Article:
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Intel Dusts Off Moore's Law With New 22-nm Chip Design

Intel unveiled microprocessor chip improvements during a press event on Wednesday, claiming that a new architecture will lead to faster chips with reduced power consumption requirements.

The improved capabilities are accomplished by rearchitecting the transistor and moving to a tri-gate design, company officials said. This change allows Intel to shift to a 22-nanometer process, which doubles the transistor's density. The new chip's performance goes beyond what Intel could have achieved with a 22-nm process using the older planar design found in its current 32-nm products, the officials explained.

Planar versus "3D tri-gate" transistor design: The silicon "fin" in the new 3D design (right) allows for "fully depleted" operation, which provides greater performance gains at lower operating voltages. (Graphics provided by Intel.)
Planar versus "3D tri-gate" transistor design: The silicon "fin" in the new 3D design (right) allows for "fully depleted" operation, which provides greater performance gains at lower operating voltages. (Graphics provided by Intel.)

Performance is maintained at lower voltages, where transistor gate delay can be reduced (and frequency increased) by as much as 37 percent. Power consumption can be cut 50 percent or more using the new architecture, according to the company.

Intel representatives at today's press event wouldn't specify the initial clock speeds or other performance data for chips using the new architecture. However, they generally claimed that the chips would be markedly more powerful while consuming less power, even for mobile devices.

"The gains these transistors provide are really unprecedented," said Bill Holt, senior vice president and general manager of Intel's technology and manufacturing group, speaking at the press conference today. "We're going to be able to provide better performance and lower power at the same time and continue this on the historical pace and even improve it. These benefits will extend across our entire product line, from our highest performance products to the smallest handheld devices."

Holt said the 3D tri-gate architecture, which has been in development for about 10 years, will allow Intel to sustain its historical pace of development following Moore's Law, which predicts a doubling of the number of transistors that can be packed into a given area on a chip every two years or so.

"This transition to 3D devices will help us continue Moore's Law," he said. "Clearly you can pack more things into the same space if you begin to go up as opposed to just sideways. So this will help us continue the scaling that drives the cost benefit."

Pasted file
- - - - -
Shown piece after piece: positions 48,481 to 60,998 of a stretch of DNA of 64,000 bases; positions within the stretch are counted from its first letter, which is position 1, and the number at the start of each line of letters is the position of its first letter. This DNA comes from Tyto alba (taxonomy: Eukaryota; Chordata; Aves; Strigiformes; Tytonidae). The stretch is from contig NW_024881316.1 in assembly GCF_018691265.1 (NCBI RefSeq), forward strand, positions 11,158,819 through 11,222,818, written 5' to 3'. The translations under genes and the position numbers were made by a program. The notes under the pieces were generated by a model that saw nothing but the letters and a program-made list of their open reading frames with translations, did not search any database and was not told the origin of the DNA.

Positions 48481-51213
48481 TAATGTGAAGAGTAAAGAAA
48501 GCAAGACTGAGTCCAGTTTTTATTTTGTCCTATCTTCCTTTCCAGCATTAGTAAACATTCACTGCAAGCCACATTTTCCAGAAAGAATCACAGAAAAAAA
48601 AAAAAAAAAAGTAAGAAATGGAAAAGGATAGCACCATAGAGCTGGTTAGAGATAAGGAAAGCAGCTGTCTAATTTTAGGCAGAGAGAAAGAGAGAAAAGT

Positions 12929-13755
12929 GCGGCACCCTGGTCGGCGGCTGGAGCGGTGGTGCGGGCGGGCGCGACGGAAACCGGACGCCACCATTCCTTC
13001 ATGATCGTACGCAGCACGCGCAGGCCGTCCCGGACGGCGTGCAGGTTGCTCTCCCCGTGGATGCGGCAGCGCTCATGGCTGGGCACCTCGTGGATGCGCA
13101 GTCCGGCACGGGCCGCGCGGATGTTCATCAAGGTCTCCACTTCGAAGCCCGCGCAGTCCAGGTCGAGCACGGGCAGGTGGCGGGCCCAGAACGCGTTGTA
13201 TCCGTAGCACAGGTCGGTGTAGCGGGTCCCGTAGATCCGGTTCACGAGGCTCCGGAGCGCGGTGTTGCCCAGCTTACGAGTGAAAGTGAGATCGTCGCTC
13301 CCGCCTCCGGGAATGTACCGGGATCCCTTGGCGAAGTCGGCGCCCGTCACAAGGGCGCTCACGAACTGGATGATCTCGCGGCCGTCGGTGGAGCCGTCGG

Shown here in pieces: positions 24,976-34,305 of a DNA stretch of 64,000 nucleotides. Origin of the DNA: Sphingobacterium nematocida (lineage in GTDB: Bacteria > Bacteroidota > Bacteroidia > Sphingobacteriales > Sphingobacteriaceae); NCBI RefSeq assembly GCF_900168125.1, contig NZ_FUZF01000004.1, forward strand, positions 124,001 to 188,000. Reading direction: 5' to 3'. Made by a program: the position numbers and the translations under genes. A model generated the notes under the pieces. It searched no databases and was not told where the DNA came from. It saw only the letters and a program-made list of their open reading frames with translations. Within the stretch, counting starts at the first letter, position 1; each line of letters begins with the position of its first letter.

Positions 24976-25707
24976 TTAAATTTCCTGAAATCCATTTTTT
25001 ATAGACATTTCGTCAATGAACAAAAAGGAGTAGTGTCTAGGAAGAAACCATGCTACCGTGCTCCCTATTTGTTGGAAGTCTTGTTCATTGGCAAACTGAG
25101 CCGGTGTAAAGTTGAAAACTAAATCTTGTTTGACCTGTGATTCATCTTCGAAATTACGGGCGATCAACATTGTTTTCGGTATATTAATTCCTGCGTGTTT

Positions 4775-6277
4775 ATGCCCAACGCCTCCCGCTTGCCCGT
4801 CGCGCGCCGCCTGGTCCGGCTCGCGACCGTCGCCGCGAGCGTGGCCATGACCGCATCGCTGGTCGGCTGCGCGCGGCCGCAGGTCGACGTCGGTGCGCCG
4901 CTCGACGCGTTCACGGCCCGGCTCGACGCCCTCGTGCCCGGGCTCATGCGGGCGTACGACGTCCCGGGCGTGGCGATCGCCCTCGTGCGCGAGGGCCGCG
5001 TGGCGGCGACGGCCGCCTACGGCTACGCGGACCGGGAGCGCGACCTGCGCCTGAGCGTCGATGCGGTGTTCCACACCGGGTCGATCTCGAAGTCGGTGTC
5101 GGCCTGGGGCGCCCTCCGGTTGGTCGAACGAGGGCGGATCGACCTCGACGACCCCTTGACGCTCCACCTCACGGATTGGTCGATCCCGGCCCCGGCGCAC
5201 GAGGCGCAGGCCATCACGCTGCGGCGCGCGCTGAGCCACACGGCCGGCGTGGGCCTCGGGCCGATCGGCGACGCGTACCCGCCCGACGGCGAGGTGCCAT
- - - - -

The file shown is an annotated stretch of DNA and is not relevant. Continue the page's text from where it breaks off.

Multiple fins can be added to produce overall higher performance. (Graphics provided by Intel.)
Multiple fins can be added to produce overall higher performance. (Graphics provided by Intel.)

He said the new architecture will also take that even further with additional gains in the area of power savings.

"Moore's Law scaling and the march of technology has always provided a benefit in terms of active power reduction," he said. "The challenge in more recent generations has been continuing that. The fact is, with this new 3D device, we will actually increase the power savings that are available, more so than we've seen in past generations. So not only are we able to continue our traditional scaling, but we can actually provide an increased benefit in terms of active power reduction."


Intel senior fellow Mark Bohr explains the advances in the new 3D tri-gate design.

First Devices in Late 2012?
The move to the 22-nm process is currently underway. Intel demonstrated working systems -- a laptop and a desktop system -- running on the "Ivy Bridge" architecture. Ivy Bridge is the successor to the Sandy Bridge microarchitecture used in current-generation Intel devices. The laptop Intel showed today was no more compact than notebooks currently on the market, but Dadi Perlmutter, executive vice president of Intel's architecture group, said the Ivy Bridge architecture could allow laptops to become "wafer thin."

Company representatives said Intel will be upgrading five fabrication facilities -- two in Arizona, two in Oregon, and one in Israel -- over the next one to two years to allow it to ramp up production. Possibly, the first end user devices using the new chips could appear by late 2012.

Chips will be designed initially for servers and other traditional computers. But the 22-nm process will also make its way into Atom-based SOCs (systems on chip) designed for smart phones and tablets. Company representatives said they wouldn't discuss Intel's plans for the mobile/handheld device market at this point. However, Intel Senior Fellow Mark Bohr pointed out that the new architecture results in "10 times lower [power] leakage," an important factor for handhelds, as well as "greater active power savings when set at a lower threshold voltage."

Detailed information about the new architecture can be found in a PDF document Intel prepared. It can be downloaded here.

About the Author

Dave Nagel is the executive editor for 1105 Media's educational technology online publications and electronic newsletters.

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